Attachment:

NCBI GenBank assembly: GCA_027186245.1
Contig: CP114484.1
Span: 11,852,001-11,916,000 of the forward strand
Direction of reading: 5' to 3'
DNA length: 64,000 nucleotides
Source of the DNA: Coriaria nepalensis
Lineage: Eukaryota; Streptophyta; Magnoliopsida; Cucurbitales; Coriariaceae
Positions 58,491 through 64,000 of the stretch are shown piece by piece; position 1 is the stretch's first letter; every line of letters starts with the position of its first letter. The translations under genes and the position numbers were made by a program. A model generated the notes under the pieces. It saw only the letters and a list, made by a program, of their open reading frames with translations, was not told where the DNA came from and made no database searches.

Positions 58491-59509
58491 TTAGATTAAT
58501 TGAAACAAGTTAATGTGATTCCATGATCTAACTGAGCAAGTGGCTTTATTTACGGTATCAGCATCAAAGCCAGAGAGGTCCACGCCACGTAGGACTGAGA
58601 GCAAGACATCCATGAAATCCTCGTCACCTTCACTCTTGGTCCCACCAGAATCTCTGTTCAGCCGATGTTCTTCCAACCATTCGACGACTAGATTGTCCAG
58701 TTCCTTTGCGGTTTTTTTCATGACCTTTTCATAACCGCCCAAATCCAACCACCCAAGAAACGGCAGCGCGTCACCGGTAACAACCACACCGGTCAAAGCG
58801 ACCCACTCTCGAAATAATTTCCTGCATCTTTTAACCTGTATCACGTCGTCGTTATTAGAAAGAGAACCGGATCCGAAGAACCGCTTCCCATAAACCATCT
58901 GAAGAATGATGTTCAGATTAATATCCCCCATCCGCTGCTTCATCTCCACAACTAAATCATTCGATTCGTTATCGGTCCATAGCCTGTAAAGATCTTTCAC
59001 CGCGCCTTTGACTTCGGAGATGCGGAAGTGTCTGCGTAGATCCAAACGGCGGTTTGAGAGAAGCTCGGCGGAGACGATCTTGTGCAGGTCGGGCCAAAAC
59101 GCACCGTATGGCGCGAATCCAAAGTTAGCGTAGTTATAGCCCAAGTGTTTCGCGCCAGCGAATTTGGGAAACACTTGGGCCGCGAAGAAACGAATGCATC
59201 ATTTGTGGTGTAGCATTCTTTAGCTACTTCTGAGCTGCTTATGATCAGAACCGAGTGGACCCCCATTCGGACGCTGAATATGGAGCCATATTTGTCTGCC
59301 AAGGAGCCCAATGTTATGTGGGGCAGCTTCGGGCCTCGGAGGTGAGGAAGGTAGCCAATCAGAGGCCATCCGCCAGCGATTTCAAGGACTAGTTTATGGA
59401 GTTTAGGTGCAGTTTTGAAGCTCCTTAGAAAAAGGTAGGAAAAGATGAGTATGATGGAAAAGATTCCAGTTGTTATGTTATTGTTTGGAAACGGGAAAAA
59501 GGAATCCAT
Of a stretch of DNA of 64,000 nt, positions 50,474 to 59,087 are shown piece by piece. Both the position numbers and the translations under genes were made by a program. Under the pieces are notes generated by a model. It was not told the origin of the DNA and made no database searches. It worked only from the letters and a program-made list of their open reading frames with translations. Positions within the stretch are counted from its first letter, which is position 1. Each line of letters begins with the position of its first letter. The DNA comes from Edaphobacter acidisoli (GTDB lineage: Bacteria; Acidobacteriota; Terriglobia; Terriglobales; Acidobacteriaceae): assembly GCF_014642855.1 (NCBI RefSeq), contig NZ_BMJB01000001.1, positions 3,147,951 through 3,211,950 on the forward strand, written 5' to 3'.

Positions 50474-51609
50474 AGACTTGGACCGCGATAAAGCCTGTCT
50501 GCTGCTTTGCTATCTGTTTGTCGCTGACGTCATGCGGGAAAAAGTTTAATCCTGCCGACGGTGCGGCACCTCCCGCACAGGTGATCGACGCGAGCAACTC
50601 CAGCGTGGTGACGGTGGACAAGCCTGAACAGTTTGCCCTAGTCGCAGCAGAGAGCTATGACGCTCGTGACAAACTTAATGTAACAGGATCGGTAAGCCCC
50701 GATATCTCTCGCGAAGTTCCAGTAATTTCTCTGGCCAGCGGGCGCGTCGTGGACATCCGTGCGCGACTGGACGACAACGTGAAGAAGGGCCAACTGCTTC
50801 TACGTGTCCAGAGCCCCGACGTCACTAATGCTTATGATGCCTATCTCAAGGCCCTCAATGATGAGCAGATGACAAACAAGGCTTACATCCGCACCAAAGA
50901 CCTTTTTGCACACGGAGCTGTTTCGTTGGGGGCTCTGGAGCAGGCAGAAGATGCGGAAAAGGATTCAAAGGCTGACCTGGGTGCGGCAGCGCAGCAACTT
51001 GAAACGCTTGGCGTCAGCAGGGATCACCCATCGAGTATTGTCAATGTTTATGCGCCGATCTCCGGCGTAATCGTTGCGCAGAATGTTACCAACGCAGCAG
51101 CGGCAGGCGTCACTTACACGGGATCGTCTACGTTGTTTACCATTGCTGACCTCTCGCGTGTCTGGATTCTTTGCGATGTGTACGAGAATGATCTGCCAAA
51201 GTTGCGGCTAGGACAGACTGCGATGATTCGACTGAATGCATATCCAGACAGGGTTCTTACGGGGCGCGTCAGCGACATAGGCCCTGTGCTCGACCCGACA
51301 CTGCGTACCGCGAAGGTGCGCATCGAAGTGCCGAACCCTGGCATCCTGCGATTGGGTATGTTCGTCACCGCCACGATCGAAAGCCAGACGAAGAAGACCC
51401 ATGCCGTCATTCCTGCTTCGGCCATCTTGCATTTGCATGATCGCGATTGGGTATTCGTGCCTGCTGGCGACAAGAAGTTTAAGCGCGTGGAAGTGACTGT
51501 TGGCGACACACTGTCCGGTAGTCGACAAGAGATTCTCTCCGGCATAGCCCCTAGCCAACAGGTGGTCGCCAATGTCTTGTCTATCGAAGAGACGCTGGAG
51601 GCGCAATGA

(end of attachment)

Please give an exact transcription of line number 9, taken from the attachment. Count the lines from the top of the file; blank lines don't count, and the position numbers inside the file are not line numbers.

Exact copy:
Positions 58491-59509